New to running interviews remotely? This is how we are doing it

As reality kicks in and changes our world, remote working becomes the interaction of choice for many organisations. We believe that successful organisations look beyond remote meetings but enable their talent by allowing for all types of interactions to happen remotely. 

Most recently, we have seen an increased need to run collaborative workshops as well as interviews remotely. And we think we are doing this well. So we want to share our experiences and learnings. 

In this post, we’ll be sharing the challenges we find, and approaches we take when running remote interviews. This builds on our remote working playbook, which contains hints and tips for running a remote team in general. 

One remote – all remote

We follow the paradigm that if one person is remote, everyone is remote. This means that even if two out of the three people are in the same physical location, behave as if you are remote. Open your own laptop, and turn on your video. This creates the best overall experience. This provides a more inclusive environment for those who are remote and levels the playing field for all participants, especially in interviews. 

In fact, candidates have given us feedback that suggests that they prefer the “all remote” scenario as it makes for better interactions and more natural communication (compared to a ‘half-way house’). 

Remember, as we will be working remotely more frequently, be this with colleagues or with clients, a remote interview can be a good indication of a candidate’s ability to work in this manner.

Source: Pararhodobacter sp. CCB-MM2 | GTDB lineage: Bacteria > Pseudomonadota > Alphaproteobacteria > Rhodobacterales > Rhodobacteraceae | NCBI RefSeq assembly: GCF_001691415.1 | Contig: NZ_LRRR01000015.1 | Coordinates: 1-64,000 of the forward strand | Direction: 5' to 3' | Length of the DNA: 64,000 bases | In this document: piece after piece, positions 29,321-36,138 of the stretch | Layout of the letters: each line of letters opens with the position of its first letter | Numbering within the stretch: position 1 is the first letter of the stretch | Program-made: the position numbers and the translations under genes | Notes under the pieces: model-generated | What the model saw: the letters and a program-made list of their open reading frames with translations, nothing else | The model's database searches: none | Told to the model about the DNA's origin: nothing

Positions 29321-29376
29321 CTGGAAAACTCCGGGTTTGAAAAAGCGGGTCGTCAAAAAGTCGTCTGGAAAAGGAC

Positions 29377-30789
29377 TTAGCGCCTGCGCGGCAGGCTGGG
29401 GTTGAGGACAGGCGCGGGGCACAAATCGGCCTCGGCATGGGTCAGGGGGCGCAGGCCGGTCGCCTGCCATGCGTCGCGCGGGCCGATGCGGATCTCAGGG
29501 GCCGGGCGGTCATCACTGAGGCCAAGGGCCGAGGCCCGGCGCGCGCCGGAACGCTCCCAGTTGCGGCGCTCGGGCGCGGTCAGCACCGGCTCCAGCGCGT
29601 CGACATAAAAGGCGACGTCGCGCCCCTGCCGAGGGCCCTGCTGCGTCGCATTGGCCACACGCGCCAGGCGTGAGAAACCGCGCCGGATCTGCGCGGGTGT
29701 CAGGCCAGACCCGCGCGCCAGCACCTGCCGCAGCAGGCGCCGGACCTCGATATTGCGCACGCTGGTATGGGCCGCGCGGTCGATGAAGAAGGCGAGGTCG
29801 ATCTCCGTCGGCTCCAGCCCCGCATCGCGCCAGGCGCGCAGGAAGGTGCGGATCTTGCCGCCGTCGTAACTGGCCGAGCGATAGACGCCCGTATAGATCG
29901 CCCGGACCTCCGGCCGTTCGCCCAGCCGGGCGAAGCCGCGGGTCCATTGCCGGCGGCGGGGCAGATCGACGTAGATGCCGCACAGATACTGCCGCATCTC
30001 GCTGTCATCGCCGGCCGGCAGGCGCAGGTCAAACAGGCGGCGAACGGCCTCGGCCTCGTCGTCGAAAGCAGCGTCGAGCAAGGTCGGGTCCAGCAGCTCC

How we interview

For non-coding roles, the interviews consist of open conversations and case studies. For the case study, the candidate and their interviewers play through the scenario collaboratively, and most candidates will want to draw or otherwise visualise their ideas. 

This means that we not only want to hear and see each other, but share drawings and visualisations remotely and allow collaboratively exploring and changing these. 

Tools we use

Communication and screen sharing – Zoom

Use a high-quality and easily accessible communication tool, and we’ve found Zoom currently has the best quality. Ensure you have high-quality headphones with a good boom microphone. 

General visual idea sharing and collaboration – G Suite or Miro

Use an easy-to-use real-time collaboration tool (or any other reasonable tool the candidate may suggest). Candidates in the past have successfully scribbled on paper or a wall and pointed the camera. It is not ideal, but it works. 

Make it easy for the candidate

  • Share the conference details well in advance. 
  • Manage candidate expectations: Make the candidate aware of the need for good connectivity and conducive set-up and surroundings. Explain how the interview will unfold and what the various remote tools will be used for. 
  • Test the technology: Provide guidelines for the candidate to test their set-up beforehand and familiarise themselves with the collaboration tool. We have seen interviews get cancelled because one party couldn’t get their audio to work. 
  • Provide exercise materials: Share case study-based exercises either a day before for the candidate to have a quick read or at the start of the interview, and then allow the candidate some prep time as part of the interview.